Am I the only one feeling uncomfortable in picking either one of these two? Belfort will attempt to blitz Marquardt at some point and Marquardt’s chin doesn’t take much to crack. But Marquardt also knows it’s going to be coming and will be looking to counter. Belfort isn’t the athletic marvel he once was, but I think he still has enough in the tank for a short burst that he can find a way to finish off Marquardt to add one final highlight for his UFC run. Belfort via KO, RD1
Paulo Borrachinha (9-0) vs. Oluwale Bamgbose (6-2), Middleweight
What the hell is this doing on the main card? Borrachinha does have some potential to become a major player in the division, though I wouldn’t call him a can’t-miss-prospect quite yet. Bamgbose? He’s fighting for his UFC career in this contest.
Borrachinha has finished every one of his nine contests in the first round, including dispatching of Garreth McLellan in just over a minute in his UFC debut. An athletic marvel, Borrachinha is constantly moving forward behind a barrage of punches. He throws them with power and accuracy, but he also tends to leave his chin out there to be touched up. Not much of a surprise given his youth.
Bamgbose is a very technical and explosive striker who is as liable as anyone to end a contest with a single strike. His kicks are the most dangerous element to his game, though his fists aren’t too far behind. However, he has next to zero wrestling ability and his grappling is strictly for defensive purposes. He has made strides in his submission defense, but the lack of diversity in his game makes him easy to prepare for.
To be fair to Bamgbose, Borrachinha’s own ground game is untested. Given that, it isn’t a given that he’ll look to take the fight to the ground despite Bamgbose’s reputation. Regardless, I’m still picking the Brazilian. Bamgbose requires space to get off his offense and I don’t see Borrachinha giving the room he needs to do that. Regardless of who wins, I don’t expect this to last very long. Borrachinha via, RD1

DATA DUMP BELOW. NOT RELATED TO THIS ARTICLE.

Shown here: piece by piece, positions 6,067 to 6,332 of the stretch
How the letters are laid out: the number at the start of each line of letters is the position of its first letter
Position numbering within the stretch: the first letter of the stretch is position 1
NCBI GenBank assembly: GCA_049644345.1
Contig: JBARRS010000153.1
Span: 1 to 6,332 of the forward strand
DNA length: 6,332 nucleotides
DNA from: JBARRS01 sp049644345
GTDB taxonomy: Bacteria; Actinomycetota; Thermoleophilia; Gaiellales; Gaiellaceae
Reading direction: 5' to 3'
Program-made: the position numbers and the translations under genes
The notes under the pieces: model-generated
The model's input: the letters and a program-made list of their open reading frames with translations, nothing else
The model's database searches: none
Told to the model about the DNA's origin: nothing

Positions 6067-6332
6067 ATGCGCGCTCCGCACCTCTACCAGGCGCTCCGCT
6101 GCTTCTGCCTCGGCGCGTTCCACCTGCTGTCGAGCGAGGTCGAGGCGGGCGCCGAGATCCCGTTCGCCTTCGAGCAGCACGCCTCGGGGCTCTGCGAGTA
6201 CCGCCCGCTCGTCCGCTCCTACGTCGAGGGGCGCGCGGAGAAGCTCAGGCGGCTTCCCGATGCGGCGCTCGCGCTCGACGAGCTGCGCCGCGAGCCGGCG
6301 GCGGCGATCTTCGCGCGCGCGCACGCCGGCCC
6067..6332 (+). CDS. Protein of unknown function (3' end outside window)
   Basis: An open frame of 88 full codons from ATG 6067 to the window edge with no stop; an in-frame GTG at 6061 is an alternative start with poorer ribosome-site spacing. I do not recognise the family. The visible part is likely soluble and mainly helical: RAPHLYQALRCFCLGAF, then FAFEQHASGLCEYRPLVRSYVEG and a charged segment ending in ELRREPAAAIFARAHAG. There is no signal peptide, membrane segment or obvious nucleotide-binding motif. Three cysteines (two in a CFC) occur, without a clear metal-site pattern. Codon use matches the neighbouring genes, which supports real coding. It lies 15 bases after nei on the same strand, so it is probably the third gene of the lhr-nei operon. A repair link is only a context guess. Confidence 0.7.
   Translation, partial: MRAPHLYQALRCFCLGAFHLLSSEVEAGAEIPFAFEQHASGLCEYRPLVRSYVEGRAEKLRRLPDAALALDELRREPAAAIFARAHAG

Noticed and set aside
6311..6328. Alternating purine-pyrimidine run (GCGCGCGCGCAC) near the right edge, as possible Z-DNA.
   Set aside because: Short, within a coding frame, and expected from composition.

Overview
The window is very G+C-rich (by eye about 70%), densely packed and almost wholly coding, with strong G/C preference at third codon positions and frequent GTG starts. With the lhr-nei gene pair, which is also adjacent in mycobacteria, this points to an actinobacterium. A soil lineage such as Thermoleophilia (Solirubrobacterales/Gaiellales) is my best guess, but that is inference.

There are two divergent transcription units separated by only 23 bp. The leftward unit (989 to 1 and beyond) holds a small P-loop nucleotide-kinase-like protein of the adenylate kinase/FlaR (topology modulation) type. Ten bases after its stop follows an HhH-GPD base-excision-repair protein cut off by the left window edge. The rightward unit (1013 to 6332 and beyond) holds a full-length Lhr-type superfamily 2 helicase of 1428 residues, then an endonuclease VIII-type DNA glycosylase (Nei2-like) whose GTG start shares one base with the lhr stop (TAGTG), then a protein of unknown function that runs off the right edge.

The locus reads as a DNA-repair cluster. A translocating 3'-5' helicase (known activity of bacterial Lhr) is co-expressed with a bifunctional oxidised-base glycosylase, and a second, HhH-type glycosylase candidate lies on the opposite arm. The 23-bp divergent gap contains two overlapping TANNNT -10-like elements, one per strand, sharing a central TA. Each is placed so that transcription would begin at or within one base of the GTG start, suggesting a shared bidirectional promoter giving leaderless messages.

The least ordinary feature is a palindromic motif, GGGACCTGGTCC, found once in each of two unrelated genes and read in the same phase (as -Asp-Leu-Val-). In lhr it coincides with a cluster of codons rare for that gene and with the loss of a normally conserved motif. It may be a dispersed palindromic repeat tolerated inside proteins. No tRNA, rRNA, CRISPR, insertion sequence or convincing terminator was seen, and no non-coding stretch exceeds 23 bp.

Erick Silva (19-7, 1 NC) vs. Yancy Medeiros (13-4, 1 NC), Welterweight
Silva has become the poster boy for unfulfilled potential, seemingly receiving every chance to advance up the ladder into contention only to come up short EVERY SINGLE TIME. Sure, he could beat lesser opponents with ease, scoring first round victories in his first six UFC wins. But get him past the first round when he tends to gas and it would be all she wrote for the talented Brazilian. However, Silva appears to be turning a page. Realizing he’s not as spry as he used to be, Silva has taken greater care not to exhaust his energy supply early and secured a third-round submission against Luan Chagas.
Medeiros hasn’t exactly drawn rave reviews for his gas tank either, but he was also draining himself to make weight at 155 until moving up to welterweight in his last contest. The contest with Sean Spencer didn’t last long enough to see if he can effectively wade in deep waters, but the returns were promising. Considering he rarely looks to wrestle – he hasn’t completed a takedown in his nine UFC appearances – it’s almost assured that he’ll be better off at the higher weight.
While both are high volume strikers, they take different approaches. Medeiros keeps a steady stream of pressure working behind his jab with the occasional round kick mixed in. Silva explodes into his opponent with a rapid flurry of punches or a flying knee. He’s been caught by sharp counter strikers in mid-attack, but has also finished off a number of opponents using this strategy. He picked his spots better against Chagas and showed greater attention to detail, but was still dropped twice.
I really like the potential for this contest to be FOTN. Silva displayed a potentially new and improved version of himself in his last contest, though the same could be said of Medeiros. There are areas in which one or the other is stronger, but the big one that is going to make the difference in this one is durability. Both have poor striking defense overall, but Medeiros has been very difficult to put away. Even when hurt, he continues to move forward. Given that, I don’t like Silva’s chances to survive Medeiros’ onslaught. Medeiros via TKO, RD2